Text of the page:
Drug discovery is increasingly risky and expensive, with some proposing that it takes approximately $500 million and up to 12 years of research just to get drug candidates into a clinical trial. In order to emerge successfully from the pharmaceutical product development process, estimates suggest a total capitalized cost of $1.3 billion. And these huge investments are being made at a time when approval of new drugs is falling; from 1995 to 2007, the number of new chemical entities approved by the FDA dwindled from 45 to 22.
But even regulatory approval is no guarantee of success. The most commonly-cited example of a pre-approved commercial flop is Pfizer’s Exubera, the inhaled insulin therapy. After Exubera failed to meet the expectations of physicians and patients, Pfizer removed it from the market in 2007, resulting in a $2.8 billion loss. Companies need the right clinical development strategy to maximize the commercial prospects of their new products.
What forces have combined to create this situation? One component is certainly a competitive and constrained healthcare environment wherein translating innovation into medicines that are both approvable and commercially viable is difficult. Fragmented, complicated company structures with misaligned functional groups preclude the efficient integration of marketplace needs into the developing entity. A reorganization to a more streamlined and versatile model would support a market-driven approach to drug development.
Such a marketplace focus should be clearly highlighted in any guiding document for development, thereby enhancing the numbers of commercially viable products entering the market. But are the guiding documents as currently defined up to the task?
A Problem of Definition
It’s supposed to be the Holy Grail of pharmaceutical product development: The Target Product Profile (TPP). But does it even exist? And if you can lay your hands on it, will you know what you’ve got? Can you summon the vague memory of a slide from a distant presentation? You’d better. This watershed moment for drug development is an opportune time to revisit the important role that the TPP should play in the drug development process.
Despite the important role of the TPP in product development and strategic decision-making, there remains a paucity of information regarding the TPP, its definition, and its use. Thus, there is an opportunity to foster dialogue on the TPP with a view to avoiding the strategic missteps that result in suboptimal products entering the marketplace.
In the quest for a document that captures the essence of a drug under development, many companies have created distinct TPPs that may be differentially defined and utilized within different organizations. “Summary TPP,” “Strategic TPP,” “Weighted TPP,” and the simple “Profile” are just a selection from the genre. While some companies have successfully implemented and managed these variants, attempts to alter the Target Product Profile often generate confusion, problems with version control, and inherent conflicts with format, content, and use.
In March 2007, the Center for Drug Evaluation and Research (CDER) issued draft guidance for industry and review staff that defined the content and format of the TPP. It read, in part, “The purpose of a TPP is to provide a format for discussions between a sponsor and the FDA.” The TPP, in the FDA format, performs a vital role in those discussions and in the ensuing tactical decisions for clinical trial design, which is why it is one important component of an overall strategic intent.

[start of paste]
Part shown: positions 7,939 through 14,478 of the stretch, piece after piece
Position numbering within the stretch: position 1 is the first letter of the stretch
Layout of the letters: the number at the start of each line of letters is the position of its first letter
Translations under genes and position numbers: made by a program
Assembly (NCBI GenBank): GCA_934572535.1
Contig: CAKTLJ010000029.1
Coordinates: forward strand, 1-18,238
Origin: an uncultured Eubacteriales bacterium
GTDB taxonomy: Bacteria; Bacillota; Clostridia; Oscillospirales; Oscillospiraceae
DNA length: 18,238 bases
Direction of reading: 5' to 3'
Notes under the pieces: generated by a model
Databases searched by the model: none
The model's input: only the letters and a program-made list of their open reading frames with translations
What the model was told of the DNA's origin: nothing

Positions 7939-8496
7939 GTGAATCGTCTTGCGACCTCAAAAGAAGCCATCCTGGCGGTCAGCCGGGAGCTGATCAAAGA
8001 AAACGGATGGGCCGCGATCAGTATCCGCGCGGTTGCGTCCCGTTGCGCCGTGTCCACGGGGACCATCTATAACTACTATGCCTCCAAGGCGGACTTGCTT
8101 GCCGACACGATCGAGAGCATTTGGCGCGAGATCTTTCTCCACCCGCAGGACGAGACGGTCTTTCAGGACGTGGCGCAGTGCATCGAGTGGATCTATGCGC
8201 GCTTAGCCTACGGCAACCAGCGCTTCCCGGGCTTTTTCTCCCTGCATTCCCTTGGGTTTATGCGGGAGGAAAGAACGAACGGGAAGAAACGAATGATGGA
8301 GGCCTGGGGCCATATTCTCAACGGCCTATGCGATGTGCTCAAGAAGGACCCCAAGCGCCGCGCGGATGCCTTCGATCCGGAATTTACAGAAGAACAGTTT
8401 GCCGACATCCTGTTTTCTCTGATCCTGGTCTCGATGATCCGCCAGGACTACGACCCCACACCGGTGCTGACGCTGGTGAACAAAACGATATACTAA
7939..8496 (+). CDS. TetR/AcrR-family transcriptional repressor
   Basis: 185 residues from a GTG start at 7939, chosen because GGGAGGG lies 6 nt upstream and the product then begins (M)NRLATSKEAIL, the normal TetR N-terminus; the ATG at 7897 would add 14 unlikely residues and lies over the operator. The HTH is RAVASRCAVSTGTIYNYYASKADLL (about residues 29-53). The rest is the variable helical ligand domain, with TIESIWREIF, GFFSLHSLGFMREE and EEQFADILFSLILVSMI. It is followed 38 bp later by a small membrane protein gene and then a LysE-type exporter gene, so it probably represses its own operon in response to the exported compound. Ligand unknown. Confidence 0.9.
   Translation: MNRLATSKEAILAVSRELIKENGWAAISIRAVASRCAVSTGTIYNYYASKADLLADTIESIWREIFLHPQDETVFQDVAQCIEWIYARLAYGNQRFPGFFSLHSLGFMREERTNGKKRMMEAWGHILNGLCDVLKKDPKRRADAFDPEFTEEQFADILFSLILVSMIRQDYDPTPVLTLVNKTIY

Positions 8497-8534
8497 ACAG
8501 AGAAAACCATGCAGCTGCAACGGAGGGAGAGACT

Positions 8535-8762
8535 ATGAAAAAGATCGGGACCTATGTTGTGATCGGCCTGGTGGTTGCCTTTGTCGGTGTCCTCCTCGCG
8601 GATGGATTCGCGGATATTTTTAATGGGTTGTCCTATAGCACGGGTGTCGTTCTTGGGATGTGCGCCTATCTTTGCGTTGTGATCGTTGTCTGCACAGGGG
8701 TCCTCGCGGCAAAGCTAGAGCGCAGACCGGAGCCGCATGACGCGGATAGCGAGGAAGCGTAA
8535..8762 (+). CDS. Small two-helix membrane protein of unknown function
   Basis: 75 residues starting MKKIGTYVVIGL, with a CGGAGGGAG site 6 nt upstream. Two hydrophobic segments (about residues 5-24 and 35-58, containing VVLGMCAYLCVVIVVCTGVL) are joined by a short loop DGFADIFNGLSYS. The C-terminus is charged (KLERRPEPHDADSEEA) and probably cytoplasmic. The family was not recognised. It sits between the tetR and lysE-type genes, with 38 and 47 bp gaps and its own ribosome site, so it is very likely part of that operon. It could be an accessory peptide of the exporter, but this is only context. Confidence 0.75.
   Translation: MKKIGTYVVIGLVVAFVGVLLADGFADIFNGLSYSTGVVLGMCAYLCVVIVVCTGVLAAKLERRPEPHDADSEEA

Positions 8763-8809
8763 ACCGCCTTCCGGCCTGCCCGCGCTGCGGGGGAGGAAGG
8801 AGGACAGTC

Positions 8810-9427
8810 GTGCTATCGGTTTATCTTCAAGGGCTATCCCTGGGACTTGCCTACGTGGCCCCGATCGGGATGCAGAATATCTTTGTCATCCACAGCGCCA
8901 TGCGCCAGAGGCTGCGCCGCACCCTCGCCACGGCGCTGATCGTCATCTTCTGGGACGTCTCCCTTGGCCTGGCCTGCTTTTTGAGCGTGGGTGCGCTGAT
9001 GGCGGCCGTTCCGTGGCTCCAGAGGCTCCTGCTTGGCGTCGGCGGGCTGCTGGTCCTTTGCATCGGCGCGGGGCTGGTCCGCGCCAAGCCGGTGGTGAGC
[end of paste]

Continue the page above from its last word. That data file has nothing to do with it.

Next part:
Target Product Profiles – Current Practice
Too often, questions about commercial viability are asked too late in the process to change the direction of development. To help address this, the traditional TPP has moved from being an R&D tool used to guide a clinical program to serving as a business tool for determining asset value and capital commitment.
FDA has positioned its draft guidance on the TPP as facilitating better communication between sponsor and regulatory body, because it summarizes the drug development program in terms of intended labeling content and claims. But while the framework of the FDA guidance facilitates efficient discussion with regulatory bodies, a given product’s profile usually does not embody the market insights necessary to determine the commercial viability of developmental programs. For example, achieving a statistical primary endpoint in pivotal clinical trials may be sufficient for regulatory approval, but may not provide a compelling addition to the therapeutic armamentarium: the result might yield a marketed product that does not deliver a good return on investment for the company. The cessation of Roche’s HIV program is a good example of decision-making that took into account the evolving characteristics of actual products in relation to the marketplace needs and anticipated return.
The FDA-defined TPP includes only limited anticipation of market needs in the form of promotional claims, and is devoid of pricing assumptions and other important information necessary to evaluate a drug’s value. Returning to the Exubera example, had Pfizer accurately understood the marketplace needs for insulin products, hundreds of millions of dollars in development and marketing costs could have been re-allocated.
Because strategic decisions are based upon marketplace needs, not just regulatory needs, the framework for decision-making must include the targeted value provided to each customer. If a company loses sight of the original desired target (as driven by unmet market needs), assessment of the product can be colored by emergent data from the clinical trials, resulting in a product that the market doesn’t adopt. The targets necessary for a product to achieve forecast valuation are subject to change only in the event of dramatic environmental or competitive events such as government-mandated changes in the treatment of a disease or the appearance of unforeseen technology advances, or a major finding in a competitor’s clinical trials. In the absence of such major events, the vision for the brand should remain inviolable.